Allawi did not say what changes he planned in those numbers. But as things stand on the ground, none of the services has trained to anywhere near its authorized level, and U.S. soldiers stand guard at checkpoints around the country.

The Marines announced that one of their men was killed Saturday in Anbar province west of Baghdad in "security and stability operations." Troops from the 1st Marine Expeditionary Force have clashed frequently with Iraqi fighters around Fallujah, 35 miles west of Baghdad, but the Marine command routinely withholds the circumstances of casualties.

Insurgents also kept up their attacks against Iraqis cooperating with the occupation. Two members of an antiterrorism advisory panel, identified as Abdulkarim Tamimi and Majeed Azzawi, were gunned down as they sat in a Baghdad cafe, Sharqiah television reported. A bomb exploded near the central bank, killing a guard and wounding several people. And a bomb planted beside the road to the airport killed two Iraqi soldiers and wounded 11, the Associated Press said.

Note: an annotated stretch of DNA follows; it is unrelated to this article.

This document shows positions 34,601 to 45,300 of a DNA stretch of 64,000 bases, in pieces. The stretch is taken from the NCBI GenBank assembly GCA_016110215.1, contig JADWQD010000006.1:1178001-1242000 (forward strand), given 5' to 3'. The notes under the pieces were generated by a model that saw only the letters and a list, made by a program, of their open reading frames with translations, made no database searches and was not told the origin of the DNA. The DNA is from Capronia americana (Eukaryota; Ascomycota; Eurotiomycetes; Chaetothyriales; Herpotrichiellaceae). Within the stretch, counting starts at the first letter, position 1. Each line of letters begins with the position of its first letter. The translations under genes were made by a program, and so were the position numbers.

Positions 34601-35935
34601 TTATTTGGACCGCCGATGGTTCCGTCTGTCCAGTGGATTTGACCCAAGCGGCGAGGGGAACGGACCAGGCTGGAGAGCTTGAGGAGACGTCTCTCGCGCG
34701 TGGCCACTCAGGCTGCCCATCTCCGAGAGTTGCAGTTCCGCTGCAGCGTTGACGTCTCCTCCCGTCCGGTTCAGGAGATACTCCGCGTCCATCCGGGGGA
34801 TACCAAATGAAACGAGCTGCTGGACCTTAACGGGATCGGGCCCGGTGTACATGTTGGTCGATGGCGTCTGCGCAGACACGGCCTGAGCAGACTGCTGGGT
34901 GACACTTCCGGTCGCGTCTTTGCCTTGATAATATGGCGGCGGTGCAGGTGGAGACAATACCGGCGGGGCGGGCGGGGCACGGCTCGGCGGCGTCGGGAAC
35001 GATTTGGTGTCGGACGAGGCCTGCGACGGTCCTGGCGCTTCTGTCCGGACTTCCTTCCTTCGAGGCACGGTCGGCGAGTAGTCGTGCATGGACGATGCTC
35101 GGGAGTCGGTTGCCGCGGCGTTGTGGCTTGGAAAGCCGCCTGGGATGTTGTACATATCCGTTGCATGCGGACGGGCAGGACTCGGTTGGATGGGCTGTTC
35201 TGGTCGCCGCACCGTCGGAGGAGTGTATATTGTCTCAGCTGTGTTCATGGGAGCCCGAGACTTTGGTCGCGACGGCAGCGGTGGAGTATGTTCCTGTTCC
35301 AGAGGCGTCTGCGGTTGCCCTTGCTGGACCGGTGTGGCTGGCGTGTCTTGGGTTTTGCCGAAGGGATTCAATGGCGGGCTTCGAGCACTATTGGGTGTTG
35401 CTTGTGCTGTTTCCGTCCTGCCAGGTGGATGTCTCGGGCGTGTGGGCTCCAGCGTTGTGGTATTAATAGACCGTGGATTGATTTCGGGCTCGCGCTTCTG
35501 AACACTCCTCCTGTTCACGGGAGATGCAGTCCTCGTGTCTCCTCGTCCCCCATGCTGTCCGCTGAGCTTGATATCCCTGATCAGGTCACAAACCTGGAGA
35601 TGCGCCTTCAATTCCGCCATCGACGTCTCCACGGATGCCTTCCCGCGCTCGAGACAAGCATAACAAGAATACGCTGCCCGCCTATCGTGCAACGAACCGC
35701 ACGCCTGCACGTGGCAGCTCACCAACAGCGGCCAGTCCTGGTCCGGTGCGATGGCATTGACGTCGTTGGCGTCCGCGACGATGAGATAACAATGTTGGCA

Allawi, recognizing Iraqi forces are not yet ready for his plans, pleaded for more help from abroad in military training and in providing a special force to protect future U.N. operations. The world body has suspended its work here because of security fears.

An anti-insurgency force, which has begun training under U.S. officers, will be the army's principal direct contribution to internal security, Allawi said. But he added that the National Guard, an internal security force, will also be under army command. He said the air force, which recently contracted to buy a pair of reconnaissance aircraft and still has a few helicopters, will surveil the oil pipelines and transport rapid reaction troops within the country.

As he has in the past, Allawi said the U.S. decision to disband the former Iraqi army was a mistake. He has suggested several times in recent days that officers and units not involved in abuses under Hussein could be reactivated.

Interim Prime Minister Ayad Allawi said Iraq would continue to need U.S. help with security but added that "the struggle is first and foremost an Iraqi struggle."